Hemisphere:  Northern  ·  Constellation: Cassiopeia (Cas)  ·  Contains:  IC 289
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IC 289 • Planetary Nebula (My Smallest DSO), 


            Douglas J Struble
IC 289 • Planetary Nebula (My Smallest DSO)
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IC 289 • Planetary Nebula (My Smallest DSO)

Technical card

Imaging telescopes or lenses: Explore Scientific ED165CF FPL-53

Imaging cameras: ZWO ASI1600MM-PRO

Mounts: Astro-Physics Mach 1 GTO

Guiding telescopes or lenses: Orion 80mm Short Tube

Guiding cameras: Starlight Xpress Lodestar x2

Software: Adobe Photoshop CS5.5  ·  PHD2  ·  Sequence Generator Pro  ·  PixInsight  ·  SkySafari Pro

Filters: Astronomik Deep-Sky B  ·  Astronomik Deep-Sky G  ·  Astronomik Deep-Sky R  ·  Astronomik Ha 6nm 1.25''  ·  Astrodon OIII 3nm

Accessory: ZWO 8x 1.25" Filter Wheel (EFW)  ·  QHYCCD PoleMaster  ·  Hotech 2" SCA Self-Centering Field Flattener  ·  MoonLite CFL 2.5" Large Format Focuser

Dates:Aug. 27, 2020Sept. 4, 2020Sept. 5, 2020

Astrodon OIII 3nm: 425x120" (gain: 200.00) -20C bin 1x1
Astronomik Deep-Sky B: 30x60" (gain: 0.00) -20C bin 1x1
Astronomik Deep-Sky G: 30x60" (gain: 0.00) -20C bin 1x1
Astronomik Deep-Sky R: 33x60" (gain: 0.00) -20C bin 1x1
Astronomik Ha 6nm 1.25'': 370x120" (gain: 200.00) -20C bin 1x1

Integration: 28.1 hours

Darks: ~50

Flats: ~50

Bias: ~250

Avg. Moon age: 14.60 days

Avg. Moon phase: 84.74%

Bortle Dark-Sky Scale: 8.00

Basic astrometry details

Astrometry.net job: 3834570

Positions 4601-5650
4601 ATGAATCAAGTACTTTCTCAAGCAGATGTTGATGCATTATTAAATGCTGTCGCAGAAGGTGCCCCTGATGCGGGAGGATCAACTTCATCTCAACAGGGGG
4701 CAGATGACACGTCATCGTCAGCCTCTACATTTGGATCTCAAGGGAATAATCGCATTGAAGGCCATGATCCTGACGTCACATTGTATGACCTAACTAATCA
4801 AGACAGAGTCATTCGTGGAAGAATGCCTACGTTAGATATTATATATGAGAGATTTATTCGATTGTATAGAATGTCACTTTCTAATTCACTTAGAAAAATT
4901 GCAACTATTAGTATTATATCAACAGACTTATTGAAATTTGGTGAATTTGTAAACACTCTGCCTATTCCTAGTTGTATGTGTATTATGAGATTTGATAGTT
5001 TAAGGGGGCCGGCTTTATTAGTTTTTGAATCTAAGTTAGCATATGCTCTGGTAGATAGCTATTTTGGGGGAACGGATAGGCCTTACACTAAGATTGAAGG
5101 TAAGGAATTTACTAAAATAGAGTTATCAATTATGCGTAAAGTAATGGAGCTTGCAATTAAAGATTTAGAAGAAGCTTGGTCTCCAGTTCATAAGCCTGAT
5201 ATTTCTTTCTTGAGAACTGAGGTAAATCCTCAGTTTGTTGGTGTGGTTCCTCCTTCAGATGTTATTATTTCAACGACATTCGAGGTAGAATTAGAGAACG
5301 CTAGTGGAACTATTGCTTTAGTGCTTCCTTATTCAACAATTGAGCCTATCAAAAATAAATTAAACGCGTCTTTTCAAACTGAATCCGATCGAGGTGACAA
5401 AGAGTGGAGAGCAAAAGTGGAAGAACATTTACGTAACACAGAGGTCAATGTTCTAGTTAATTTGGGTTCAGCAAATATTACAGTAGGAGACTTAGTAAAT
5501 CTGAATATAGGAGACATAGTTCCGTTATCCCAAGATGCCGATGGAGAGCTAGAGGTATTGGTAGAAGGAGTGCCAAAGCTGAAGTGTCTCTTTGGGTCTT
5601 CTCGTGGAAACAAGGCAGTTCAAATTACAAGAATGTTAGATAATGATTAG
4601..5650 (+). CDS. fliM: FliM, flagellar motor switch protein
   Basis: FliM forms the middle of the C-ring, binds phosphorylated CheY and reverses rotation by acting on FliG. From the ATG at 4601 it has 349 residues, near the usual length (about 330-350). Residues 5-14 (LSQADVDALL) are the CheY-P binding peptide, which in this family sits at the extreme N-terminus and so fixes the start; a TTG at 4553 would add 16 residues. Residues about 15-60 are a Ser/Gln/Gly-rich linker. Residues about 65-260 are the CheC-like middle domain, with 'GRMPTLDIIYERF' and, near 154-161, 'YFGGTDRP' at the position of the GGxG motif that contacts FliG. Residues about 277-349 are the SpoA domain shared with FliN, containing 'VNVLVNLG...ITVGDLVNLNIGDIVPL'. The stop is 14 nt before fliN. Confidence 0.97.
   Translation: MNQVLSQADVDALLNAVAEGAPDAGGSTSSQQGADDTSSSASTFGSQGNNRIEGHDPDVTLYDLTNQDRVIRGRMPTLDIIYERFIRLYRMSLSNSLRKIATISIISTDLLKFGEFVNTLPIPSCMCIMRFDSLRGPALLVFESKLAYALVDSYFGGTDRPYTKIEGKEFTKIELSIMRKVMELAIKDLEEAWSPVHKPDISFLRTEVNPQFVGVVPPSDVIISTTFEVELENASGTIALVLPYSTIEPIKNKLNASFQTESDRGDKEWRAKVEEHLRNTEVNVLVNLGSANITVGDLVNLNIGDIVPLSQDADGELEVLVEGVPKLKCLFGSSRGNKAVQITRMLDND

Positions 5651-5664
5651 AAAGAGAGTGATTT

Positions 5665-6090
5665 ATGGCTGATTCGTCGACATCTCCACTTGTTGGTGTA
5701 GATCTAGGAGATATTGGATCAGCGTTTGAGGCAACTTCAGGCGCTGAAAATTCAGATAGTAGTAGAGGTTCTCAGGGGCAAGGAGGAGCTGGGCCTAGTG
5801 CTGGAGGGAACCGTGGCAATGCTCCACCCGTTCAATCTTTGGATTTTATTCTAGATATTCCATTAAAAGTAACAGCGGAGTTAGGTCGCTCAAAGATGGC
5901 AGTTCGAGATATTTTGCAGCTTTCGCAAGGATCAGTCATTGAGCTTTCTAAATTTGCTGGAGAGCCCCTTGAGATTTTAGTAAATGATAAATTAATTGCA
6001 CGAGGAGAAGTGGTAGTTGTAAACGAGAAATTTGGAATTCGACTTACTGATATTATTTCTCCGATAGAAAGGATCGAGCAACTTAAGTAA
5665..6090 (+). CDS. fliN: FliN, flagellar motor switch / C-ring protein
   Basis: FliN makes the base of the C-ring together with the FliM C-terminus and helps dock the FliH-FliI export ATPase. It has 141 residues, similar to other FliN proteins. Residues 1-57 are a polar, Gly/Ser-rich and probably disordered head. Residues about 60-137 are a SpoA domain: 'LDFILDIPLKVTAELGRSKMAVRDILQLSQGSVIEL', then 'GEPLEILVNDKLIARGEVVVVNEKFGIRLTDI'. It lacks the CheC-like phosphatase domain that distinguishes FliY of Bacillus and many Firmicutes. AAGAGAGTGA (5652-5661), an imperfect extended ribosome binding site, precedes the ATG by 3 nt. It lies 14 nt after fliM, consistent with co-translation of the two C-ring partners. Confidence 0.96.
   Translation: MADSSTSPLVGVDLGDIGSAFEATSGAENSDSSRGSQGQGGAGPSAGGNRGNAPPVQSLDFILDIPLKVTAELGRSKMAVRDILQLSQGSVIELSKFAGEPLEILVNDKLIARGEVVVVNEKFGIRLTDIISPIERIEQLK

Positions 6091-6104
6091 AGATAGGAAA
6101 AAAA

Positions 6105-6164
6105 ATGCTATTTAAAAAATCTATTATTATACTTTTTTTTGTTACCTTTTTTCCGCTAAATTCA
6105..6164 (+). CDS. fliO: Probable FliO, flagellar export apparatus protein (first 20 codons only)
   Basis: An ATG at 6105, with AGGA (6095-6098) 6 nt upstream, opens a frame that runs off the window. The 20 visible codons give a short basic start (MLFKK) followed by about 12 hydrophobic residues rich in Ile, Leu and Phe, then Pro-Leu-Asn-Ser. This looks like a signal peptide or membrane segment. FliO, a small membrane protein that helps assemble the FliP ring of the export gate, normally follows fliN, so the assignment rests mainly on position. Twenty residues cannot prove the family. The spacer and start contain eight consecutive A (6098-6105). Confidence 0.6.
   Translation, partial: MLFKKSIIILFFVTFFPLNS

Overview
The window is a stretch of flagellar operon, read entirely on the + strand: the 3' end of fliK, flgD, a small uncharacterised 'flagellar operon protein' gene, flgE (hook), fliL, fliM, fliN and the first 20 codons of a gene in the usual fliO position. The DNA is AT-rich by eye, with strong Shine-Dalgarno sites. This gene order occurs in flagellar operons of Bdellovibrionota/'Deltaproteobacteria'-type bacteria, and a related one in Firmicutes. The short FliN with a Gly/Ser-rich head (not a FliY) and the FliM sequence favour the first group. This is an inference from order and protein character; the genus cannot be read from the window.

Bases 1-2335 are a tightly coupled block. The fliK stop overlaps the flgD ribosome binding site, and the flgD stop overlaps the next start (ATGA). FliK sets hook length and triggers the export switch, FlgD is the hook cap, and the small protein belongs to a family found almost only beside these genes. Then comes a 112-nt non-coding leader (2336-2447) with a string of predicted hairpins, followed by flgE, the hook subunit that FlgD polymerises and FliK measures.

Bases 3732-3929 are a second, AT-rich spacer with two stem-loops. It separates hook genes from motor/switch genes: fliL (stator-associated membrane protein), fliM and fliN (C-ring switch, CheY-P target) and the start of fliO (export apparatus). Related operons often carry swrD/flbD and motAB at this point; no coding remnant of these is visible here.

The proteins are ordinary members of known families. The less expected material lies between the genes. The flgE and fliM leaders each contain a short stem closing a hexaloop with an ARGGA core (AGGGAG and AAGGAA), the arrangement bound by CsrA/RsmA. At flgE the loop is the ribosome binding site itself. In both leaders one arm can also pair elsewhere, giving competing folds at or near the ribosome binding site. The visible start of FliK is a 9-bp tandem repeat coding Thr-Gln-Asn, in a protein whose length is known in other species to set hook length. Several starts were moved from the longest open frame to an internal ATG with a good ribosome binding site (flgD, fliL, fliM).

RA center: 3h 10' 18"

DEC center: +61° 19' 1"

Pixel scale: 0.340 arcsec/pixel

Orientation: 102.262 degrees

Field radius: 0.091 degrees

Resolution: 1498x1196

Locations: Backyard White Zone Observatory, Taylor, MI, Michigan, United States

Data source: Backyard


Setting out to capture IC 289 was my biggest challenge ever at only 0.50 arc minutes. I wanted to see how much detail I could resolve through integration time and processing compared to what was done from the Mount Lemmon SkyCenter Schulman Telescope that is 32" in size:


I was pretty happy with my results. My image scale was 0.68"/pixel, but doubled the resolution in Photoshop before my final processing.

Formerly a star like our Sun, it is now just a cloud of ionized gas being pushed out into space by the remnants of the star’s core, visible as a small bright dot in the middle of the cloud. It was discovered by Lewis Swift in early September 1888. It lies close to the 10th magnitude star BD +60° 0631.


Sky plot

Sky plot


IC 289 • Planetary Nebula (My Smallest DSO), 


            Douglas J Struble